The Warfighter Head Injury Study (WHIS) is a comprehensive, multidisciplinary research study of head-injured warfighters to be conducted at the National Institutes of Health (NIH) in Bethesda, Maryland. The goals of the WHIS include providing clinicians and scientists with new insights into the short term recovery of function following traumatic brain injury (TBI), the role of the prefrontal cortex (PFC) in executive and social functions, and to identify better predictors of short term outcome (including cognitive, neurological, and genetic factors). With the assistance of the Department of Veterans Affairs/Veterans Health Administration (VA/VHA), we propose to contact all Iraqi-Afghan (IA) warfighters with penetrating head injury (PHI), a cohort of blast injured warfighters, and a group of matched (for time in service, combat exposure, age, gender, and preinjury Armed Services Vocational Aptitude Battery [ASVAB] scores) healthy warfighter controls as well as healthy volunteers with different blast exposures (i.e.: explosives experts, artillery operators, etc ) but no documentation of brain injury. We will inquire about their willingness to participate in a comprehensive, multidisciplinary outpatient evaluation conducted at the NIH. In addition to IA warfighters, we also plan to enroll Vietnam warfighters who were included in the W. F. Caveness Vietnam Head Injury Study (VHIS) Registry, in order to conduct detailed comparisons between groups. These cohorts represent a unique opportunity for study; they were healthy and employed before injury, preinjury intelligence testing is available, and the VA/VHA permits long-term follow-up. We have previously investigated Vietnam warfighters with PHI and the published results of those studies have changed the management and evaluation of head-injured warfighters, and contributed to knowledge of brain function and the long-term effects of head injury. Furthermore, based on the knowledge acquired in our previous research with Vietnam warfighters and our current interests in the functions of the human PFC, cognitive neuroplasticity in the young brain, posttraumatic stress disorder (PTSD), posttraumatic epilepsy (PTE), caregiver stress, and genetic-plasticity relationships, we are proposing a series of new cognitive neuroscience experiments and battery of standardized neuropsychological testing to be conducted during the WHIS. In this effort, the experimental testing will be complemented with structural imaging (magnetic resonance imaging [MRI] or computed tomography [CT]), diffusion tensor and perfusion imaging, electroencephalogram (EEG), near-infrared spectroscopy (NIRS), and molecular genetics evaluations. This combination of unique patients, cutting edge cognitive neuroscience experiments and state of the art techniques will lead to new scientific knowledge and improved clinical management of warfighters with TBI.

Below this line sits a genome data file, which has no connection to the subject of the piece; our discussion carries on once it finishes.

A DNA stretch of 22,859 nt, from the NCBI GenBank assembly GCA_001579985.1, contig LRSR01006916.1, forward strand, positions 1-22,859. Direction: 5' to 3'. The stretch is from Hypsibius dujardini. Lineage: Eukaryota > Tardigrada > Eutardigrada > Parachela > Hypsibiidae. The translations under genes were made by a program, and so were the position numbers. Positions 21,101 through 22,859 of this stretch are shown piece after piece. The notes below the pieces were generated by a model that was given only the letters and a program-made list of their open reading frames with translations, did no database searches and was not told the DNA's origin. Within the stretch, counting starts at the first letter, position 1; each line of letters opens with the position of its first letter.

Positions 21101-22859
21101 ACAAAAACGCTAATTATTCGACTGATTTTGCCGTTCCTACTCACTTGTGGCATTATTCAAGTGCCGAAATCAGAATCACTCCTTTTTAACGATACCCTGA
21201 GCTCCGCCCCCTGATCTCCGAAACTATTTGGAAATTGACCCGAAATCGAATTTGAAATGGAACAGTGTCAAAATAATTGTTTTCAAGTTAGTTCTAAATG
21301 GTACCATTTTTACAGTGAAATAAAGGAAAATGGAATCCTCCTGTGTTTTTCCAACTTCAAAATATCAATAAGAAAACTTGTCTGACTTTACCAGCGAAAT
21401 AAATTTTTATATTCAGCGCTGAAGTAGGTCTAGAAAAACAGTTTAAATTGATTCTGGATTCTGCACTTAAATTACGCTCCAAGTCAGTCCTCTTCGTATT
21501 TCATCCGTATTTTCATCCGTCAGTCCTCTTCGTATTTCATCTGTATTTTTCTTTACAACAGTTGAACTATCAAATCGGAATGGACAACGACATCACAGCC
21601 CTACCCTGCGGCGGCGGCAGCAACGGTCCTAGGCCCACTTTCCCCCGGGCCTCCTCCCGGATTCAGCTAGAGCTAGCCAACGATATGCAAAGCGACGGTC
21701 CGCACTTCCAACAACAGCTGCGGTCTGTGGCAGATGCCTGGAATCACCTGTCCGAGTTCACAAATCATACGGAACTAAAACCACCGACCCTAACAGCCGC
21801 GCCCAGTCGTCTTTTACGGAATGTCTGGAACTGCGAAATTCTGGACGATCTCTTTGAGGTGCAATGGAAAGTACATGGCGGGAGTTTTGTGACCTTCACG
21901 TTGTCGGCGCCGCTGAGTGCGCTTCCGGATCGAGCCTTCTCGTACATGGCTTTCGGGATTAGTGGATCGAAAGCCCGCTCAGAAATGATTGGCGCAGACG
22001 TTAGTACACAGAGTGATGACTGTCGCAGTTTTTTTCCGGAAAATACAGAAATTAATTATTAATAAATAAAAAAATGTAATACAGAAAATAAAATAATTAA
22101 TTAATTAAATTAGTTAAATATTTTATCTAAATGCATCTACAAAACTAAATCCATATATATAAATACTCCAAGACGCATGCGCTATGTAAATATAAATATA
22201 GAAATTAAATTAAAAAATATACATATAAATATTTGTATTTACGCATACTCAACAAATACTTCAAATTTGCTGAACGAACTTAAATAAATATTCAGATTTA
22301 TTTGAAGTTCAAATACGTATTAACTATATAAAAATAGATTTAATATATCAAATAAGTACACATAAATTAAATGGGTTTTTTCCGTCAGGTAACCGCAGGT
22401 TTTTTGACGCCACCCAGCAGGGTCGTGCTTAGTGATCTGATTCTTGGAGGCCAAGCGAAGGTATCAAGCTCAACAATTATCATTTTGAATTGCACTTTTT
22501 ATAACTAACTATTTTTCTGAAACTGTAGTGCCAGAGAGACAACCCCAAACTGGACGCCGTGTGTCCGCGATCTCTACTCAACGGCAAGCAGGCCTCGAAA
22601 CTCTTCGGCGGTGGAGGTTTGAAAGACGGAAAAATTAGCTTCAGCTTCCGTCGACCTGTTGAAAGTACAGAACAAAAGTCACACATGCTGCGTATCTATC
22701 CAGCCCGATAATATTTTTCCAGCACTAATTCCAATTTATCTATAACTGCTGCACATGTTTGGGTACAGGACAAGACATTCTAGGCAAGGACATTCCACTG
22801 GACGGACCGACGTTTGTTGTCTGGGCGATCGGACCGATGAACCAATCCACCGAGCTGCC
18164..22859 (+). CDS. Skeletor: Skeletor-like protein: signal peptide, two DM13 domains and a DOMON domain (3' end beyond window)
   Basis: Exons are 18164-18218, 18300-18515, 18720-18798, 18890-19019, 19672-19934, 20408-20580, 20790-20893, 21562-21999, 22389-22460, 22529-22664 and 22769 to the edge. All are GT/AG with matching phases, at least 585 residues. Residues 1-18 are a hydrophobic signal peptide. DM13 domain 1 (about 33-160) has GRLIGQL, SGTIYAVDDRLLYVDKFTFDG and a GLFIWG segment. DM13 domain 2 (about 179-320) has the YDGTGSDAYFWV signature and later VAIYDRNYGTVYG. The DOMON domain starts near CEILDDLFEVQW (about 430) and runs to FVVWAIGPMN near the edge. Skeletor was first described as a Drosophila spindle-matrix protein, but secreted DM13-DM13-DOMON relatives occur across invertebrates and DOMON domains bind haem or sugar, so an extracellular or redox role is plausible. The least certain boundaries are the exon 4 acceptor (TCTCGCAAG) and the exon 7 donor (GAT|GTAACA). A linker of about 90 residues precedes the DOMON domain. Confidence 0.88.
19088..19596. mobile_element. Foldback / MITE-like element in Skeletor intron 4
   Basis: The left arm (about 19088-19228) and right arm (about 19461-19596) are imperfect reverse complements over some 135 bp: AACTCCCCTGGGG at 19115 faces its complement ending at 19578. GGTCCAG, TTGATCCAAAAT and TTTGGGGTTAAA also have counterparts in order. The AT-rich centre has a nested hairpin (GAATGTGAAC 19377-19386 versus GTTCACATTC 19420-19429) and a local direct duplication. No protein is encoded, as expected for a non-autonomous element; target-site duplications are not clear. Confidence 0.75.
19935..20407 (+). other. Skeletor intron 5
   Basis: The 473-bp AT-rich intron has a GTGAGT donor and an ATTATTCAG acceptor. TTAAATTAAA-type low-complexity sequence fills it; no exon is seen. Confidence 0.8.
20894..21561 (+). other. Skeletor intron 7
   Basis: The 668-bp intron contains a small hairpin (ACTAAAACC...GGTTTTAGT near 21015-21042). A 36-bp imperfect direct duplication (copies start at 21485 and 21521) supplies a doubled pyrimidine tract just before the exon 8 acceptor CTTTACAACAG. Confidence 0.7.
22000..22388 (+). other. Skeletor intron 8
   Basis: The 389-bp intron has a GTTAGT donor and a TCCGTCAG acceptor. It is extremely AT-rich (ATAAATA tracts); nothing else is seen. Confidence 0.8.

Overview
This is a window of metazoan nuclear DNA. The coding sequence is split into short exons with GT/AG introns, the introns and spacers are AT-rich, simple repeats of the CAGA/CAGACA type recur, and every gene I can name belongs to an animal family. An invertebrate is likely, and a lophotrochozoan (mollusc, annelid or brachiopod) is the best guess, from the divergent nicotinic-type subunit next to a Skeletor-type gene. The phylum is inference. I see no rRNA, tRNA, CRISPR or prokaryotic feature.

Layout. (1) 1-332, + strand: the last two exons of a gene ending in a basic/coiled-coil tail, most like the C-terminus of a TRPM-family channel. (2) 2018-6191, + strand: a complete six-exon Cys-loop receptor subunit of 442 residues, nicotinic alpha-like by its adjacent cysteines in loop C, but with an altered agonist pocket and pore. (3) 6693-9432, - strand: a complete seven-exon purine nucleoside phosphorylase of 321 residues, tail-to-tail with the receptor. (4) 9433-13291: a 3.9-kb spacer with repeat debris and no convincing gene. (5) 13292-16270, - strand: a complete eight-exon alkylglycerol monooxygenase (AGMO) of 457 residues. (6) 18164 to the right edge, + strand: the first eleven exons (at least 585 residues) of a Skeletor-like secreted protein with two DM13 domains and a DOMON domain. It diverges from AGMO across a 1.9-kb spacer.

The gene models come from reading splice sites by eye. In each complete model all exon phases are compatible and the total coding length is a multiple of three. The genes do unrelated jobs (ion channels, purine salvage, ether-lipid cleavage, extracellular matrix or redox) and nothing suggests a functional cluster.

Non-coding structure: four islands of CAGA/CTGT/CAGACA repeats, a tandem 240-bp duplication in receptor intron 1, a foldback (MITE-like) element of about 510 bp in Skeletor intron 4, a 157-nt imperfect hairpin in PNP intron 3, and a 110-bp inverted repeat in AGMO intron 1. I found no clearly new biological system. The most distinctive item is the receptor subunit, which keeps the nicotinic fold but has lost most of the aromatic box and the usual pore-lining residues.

Eligibility